Musculoskeletal pain highly prevalent in oldest old
medwireNews: Musculoskeletal pain affects more than half of people aged 90 years and older, a Danish cohort study has found.
The finding is significant because pain is associated with poor physical performance and disability, say Minna Mänty (University of Copenhagen, Denmark) and co-authors writing in the European Journal of Pain.
Using data from the Danish 1905 cohort study, Mänty’s group identified 1177 individuals who were aged 92 to 93 years at the time of the baseline survey, in 1998, and 709 individuals who were re-evaluated 2 years later.
Around two-thirds of participants were women and one-third lived in sheltered housing. At baseline, 52% of the cohort reported musculoskeletal pain: 32% had pain in one site, 14% in two, and 6% in three sites.
The number of painful sites positively correlated with the number of diseases, number of prescribed medications, and severity of depressive symptoms, report the study authors. Patient characteristics that predicted pain included female gender, living in sheltered housing, and being sedentary.
As the number of painful sites rose from zero to three, grip strength and walking speed both declined and the Activities of Daily Living disability score rose in a stepwise manner; all trends were statistically significant after adjusting for potential confounders.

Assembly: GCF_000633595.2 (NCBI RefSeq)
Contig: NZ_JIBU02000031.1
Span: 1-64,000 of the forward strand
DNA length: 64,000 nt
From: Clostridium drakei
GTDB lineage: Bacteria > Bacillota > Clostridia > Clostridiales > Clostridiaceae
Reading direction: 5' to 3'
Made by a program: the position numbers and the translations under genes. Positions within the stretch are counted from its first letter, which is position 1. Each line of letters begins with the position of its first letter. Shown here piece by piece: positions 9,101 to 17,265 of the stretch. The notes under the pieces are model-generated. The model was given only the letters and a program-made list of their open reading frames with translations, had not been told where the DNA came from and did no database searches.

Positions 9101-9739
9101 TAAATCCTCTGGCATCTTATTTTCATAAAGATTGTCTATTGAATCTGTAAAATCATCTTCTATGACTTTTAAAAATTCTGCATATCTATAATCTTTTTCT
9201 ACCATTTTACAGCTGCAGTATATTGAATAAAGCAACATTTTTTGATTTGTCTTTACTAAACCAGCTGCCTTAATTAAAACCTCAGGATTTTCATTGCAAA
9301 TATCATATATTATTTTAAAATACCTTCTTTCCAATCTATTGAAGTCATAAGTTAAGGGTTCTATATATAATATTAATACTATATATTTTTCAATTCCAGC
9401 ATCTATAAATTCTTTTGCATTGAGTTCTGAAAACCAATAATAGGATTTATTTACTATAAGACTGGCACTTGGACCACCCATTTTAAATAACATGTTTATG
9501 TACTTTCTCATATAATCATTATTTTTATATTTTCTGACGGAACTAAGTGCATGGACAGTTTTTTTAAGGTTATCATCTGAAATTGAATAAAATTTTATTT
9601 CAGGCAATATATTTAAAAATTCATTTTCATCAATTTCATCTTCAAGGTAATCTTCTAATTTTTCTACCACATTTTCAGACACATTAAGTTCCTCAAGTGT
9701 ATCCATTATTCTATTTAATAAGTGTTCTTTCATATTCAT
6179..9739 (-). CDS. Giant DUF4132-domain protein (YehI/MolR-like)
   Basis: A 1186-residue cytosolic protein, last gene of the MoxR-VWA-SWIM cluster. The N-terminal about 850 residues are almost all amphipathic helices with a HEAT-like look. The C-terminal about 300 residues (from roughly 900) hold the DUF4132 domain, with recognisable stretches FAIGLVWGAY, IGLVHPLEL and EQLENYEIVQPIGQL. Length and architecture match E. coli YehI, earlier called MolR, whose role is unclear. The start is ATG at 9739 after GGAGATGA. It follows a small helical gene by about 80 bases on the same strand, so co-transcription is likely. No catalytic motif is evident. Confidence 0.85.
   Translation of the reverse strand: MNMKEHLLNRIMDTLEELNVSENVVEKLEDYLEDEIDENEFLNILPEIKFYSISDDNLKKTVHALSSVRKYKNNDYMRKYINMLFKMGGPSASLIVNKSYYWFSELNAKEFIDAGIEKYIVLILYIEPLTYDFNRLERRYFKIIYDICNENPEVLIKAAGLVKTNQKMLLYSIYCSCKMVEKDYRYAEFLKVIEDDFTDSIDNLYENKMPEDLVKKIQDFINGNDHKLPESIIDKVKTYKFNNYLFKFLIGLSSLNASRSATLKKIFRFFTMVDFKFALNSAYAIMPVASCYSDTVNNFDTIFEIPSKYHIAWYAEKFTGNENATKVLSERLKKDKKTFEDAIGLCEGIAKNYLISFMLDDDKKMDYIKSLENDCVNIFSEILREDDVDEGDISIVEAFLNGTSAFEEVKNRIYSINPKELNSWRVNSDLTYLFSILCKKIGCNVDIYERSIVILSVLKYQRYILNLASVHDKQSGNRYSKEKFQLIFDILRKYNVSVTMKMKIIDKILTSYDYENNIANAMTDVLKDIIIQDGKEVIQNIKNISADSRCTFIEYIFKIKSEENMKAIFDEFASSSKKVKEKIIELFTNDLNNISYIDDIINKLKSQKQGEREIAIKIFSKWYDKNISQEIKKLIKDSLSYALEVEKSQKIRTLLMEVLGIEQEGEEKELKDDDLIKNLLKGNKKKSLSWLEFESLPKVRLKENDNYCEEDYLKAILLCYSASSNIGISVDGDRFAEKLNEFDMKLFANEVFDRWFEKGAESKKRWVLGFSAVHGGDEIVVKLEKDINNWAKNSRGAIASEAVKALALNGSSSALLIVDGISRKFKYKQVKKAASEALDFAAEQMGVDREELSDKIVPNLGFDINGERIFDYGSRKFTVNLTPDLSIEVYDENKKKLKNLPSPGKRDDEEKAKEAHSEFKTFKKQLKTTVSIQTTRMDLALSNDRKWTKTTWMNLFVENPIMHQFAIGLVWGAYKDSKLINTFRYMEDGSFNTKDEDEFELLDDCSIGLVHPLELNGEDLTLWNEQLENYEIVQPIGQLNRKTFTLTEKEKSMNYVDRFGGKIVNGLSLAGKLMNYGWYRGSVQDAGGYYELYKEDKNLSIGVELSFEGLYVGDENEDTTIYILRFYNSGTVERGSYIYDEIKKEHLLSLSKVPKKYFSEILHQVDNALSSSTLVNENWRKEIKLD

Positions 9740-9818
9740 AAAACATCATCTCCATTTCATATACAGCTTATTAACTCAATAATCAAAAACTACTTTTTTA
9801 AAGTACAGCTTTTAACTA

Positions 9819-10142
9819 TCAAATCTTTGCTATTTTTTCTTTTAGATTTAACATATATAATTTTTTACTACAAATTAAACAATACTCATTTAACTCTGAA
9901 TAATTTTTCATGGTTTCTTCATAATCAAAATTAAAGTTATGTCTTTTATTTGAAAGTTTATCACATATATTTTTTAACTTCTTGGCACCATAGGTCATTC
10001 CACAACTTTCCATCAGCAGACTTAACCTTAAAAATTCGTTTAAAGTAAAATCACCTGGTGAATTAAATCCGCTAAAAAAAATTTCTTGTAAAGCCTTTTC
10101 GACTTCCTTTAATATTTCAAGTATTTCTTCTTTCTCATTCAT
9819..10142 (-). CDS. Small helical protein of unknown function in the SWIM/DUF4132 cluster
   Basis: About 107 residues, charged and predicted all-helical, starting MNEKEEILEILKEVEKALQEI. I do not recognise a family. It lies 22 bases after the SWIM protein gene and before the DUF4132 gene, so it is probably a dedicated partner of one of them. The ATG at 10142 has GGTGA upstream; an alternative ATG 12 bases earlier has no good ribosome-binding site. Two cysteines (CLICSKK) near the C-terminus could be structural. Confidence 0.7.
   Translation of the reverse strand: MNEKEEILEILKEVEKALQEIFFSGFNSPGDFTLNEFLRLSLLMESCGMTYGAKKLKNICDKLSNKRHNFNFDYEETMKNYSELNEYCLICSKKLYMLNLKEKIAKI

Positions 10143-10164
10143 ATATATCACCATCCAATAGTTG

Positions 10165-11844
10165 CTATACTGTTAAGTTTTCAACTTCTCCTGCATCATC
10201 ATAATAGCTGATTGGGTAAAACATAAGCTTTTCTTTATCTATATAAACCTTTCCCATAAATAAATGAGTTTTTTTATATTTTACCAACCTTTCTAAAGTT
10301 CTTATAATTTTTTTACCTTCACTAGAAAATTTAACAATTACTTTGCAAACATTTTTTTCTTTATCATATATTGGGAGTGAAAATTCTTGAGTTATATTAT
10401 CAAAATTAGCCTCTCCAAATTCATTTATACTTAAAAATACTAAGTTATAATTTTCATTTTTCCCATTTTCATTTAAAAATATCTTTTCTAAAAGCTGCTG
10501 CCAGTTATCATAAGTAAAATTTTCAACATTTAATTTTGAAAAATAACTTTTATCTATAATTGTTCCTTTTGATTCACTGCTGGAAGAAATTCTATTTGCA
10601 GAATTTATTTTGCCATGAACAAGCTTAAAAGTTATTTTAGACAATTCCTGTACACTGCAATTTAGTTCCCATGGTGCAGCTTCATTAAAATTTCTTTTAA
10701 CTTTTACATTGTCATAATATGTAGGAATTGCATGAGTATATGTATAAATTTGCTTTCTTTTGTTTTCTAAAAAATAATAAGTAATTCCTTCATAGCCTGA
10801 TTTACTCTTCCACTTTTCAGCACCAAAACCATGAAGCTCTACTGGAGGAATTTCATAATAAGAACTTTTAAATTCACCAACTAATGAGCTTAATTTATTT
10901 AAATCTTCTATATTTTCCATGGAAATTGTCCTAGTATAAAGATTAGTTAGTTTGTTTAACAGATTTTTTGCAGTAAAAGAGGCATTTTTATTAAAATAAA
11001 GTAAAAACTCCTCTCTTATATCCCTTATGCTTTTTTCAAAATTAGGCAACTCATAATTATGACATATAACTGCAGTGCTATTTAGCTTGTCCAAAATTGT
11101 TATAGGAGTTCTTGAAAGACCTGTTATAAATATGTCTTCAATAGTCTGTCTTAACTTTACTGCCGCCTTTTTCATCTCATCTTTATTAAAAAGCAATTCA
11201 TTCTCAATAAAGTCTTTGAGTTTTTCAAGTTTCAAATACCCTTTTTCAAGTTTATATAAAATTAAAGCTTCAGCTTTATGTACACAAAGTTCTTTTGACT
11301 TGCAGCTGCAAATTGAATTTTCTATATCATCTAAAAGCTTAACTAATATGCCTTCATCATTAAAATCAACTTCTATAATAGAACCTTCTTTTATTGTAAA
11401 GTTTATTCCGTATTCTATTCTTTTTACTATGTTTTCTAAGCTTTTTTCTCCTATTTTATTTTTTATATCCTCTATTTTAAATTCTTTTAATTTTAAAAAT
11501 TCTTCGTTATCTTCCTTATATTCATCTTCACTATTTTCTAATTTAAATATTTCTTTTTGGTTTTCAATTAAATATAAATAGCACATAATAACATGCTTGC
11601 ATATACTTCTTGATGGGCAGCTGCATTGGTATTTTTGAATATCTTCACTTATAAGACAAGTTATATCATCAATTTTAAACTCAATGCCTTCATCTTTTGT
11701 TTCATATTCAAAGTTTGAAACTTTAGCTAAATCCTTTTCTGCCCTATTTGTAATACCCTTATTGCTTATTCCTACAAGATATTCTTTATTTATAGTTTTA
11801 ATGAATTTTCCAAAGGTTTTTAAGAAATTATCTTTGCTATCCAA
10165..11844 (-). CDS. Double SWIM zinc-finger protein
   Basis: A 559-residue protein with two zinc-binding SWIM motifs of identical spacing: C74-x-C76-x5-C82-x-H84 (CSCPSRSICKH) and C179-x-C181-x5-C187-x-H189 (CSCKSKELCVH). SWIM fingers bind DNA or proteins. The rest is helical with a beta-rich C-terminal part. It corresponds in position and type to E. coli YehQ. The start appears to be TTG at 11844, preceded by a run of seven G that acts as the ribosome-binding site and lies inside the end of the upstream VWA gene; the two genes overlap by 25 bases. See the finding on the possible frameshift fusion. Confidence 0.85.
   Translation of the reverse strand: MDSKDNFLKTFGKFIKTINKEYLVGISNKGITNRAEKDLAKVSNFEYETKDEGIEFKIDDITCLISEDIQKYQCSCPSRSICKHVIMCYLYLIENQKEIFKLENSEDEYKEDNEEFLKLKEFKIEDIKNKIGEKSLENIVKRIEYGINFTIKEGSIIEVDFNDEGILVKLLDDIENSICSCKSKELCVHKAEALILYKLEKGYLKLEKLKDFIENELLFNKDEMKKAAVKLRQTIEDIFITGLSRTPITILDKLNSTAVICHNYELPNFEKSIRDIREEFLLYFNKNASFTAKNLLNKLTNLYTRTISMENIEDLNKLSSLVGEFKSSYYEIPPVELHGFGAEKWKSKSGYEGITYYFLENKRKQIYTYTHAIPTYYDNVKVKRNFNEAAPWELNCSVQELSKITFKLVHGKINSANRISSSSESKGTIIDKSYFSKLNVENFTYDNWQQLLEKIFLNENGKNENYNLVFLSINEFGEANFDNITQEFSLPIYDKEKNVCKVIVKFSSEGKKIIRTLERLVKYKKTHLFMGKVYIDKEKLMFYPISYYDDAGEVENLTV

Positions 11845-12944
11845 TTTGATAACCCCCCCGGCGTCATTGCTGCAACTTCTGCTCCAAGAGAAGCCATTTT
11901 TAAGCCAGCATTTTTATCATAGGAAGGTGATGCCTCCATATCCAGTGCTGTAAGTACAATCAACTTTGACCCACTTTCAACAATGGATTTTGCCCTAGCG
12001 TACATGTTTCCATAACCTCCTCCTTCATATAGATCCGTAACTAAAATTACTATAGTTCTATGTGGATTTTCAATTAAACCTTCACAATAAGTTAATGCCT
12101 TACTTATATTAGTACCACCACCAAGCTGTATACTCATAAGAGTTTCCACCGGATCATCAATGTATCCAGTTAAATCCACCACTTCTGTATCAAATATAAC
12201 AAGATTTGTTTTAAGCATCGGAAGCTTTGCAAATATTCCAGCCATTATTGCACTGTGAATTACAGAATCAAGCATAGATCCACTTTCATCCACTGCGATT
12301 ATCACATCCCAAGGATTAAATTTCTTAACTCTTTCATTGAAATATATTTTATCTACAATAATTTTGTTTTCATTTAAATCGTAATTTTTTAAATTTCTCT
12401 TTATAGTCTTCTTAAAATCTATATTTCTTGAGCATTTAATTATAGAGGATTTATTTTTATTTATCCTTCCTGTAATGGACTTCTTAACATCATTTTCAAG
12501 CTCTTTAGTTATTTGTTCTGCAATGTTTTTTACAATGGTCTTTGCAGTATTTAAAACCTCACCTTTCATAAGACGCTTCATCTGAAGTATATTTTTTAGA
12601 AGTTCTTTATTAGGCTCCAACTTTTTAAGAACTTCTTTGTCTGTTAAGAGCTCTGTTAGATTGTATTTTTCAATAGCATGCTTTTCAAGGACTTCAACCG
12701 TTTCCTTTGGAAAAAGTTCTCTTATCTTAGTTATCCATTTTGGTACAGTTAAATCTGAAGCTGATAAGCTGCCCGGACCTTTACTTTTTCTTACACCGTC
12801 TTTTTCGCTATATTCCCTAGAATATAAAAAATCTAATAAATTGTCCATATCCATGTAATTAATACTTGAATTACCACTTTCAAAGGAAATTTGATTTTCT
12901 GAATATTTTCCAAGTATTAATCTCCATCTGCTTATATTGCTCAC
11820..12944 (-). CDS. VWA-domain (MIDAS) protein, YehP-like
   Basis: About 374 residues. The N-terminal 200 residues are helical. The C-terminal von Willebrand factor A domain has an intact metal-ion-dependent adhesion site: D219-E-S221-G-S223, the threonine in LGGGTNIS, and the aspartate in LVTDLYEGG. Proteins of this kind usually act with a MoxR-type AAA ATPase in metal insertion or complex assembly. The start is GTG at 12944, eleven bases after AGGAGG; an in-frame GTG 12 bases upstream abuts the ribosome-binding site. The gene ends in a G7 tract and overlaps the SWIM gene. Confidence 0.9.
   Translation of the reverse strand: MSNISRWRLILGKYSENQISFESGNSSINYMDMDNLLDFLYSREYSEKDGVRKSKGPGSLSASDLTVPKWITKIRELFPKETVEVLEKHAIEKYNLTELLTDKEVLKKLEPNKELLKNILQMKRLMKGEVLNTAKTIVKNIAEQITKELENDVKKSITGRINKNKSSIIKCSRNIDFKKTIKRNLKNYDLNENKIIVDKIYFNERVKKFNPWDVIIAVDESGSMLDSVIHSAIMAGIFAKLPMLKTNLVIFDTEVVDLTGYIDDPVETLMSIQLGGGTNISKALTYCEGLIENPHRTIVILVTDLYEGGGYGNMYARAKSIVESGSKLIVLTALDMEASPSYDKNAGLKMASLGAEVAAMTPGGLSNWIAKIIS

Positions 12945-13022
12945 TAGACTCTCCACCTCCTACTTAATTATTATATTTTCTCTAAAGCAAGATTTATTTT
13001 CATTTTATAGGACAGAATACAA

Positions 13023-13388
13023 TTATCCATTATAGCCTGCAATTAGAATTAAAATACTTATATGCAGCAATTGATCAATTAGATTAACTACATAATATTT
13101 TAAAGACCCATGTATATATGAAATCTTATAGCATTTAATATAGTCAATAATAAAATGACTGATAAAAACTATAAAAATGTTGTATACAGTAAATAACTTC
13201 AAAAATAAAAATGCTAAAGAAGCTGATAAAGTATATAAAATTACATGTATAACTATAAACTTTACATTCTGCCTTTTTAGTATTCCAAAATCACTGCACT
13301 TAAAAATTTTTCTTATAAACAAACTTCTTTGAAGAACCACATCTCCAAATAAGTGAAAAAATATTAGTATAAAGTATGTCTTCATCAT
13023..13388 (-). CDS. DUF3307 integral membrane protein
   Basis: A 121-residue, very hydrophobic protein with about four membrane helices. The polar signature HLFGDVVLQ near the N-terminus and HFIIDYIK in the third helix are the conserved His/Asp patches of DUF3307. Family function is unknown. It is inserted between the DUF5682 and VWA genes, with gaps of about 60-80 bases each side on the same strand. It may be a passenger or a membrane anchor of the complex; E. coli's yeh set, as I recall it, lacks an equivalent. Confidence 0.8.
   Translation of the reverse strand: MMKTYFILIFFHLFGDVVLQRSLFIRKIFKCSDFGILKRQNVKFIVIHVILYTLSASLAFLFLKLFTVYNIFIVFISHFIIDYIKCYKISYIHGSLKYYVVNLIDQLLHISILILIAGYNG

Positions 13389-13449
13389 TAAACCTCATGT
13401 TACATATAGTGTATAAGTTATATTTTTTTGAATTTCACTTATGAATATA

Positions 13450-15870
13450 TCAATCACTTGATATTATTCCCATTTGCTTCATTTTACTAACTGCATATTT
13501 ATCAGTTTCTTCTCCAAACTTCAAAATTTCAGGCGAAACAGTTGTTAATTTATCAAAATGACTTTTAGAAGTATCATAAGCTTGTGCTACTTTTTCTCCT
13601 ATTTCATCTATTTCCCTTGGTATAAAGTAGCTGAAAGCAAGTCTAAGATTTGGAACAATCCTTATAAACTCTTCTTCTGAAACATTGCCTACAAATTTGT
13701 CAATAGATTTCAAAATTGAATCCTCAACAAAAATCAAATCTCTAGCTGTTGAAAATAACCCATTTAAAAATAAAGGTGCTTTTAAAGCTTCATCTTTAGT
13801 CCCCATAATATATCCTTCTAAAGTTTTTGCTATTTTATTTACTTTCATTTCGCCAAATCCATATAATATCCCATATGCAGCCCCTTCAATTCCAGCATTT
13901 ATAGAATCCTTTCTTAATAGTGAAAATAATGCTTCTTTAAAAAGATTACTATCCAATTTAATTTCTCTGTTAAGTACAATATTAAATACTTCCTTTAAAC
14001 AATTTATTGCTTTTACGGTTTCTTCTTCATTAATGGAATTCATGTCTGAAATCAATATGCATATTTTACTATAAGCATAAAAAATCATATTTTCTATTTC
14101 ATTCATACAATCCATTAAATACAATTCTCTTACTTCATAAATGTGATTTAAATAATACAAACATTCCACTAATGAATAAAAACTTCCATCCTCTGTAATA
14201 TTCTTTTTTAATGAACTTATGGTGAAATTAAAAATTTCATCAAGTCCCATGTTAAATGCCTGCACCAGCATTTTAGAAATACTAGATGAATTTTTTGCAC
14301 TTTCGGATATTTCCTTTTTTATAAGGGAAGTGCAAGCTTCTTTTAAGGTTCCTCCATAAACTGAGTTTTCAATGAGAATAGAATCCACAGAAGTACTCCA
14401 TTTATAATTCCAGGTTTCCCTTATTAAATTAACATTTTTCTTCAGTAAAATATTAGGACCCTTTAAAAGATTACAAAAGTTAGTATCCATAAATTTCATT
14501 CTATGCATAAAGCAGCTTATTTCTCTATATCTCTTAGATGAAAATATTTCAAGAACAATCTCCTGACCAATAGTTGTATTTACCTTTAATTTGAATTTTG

Sixty percent of the original cohort was reassessed at the 2-year follow-up. Adjusted analysis of this subset revealed an association between musculoskeletal pain at baseline and disability at follow-up, such that a higher number of painful sites predicted higher future levels of disability.
For instance, participants with multisite pain at baseline were 1.5 times more likely to have at least moderate disability and 2.0 times more likely to have severe disability at follow-up, compared with participants with no pain.
Further longitudinal analyses indicated that while pain per se did not predict the onset of disability, multisite pain increased the risk for developing severe disability 1.3-fold.
“It is possible that due to high susceptibility to functional decline in the oldest-old population segment, multi-site pain may cause severe physical constraints that are likely to hinder multiple daily activities,” write Mänty et al.
They conclude: “[T]he results of this study, together with previous observations with younger older adults, suggest that the public health efforts to encourage lifestyle changes and interventions that would ameliorate pain might potentially increase the efficacy of efforts to decrease the burden of disabilities in the rapidly ageing population.”
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By Joanna Lyford, Senior medwireNews Reporter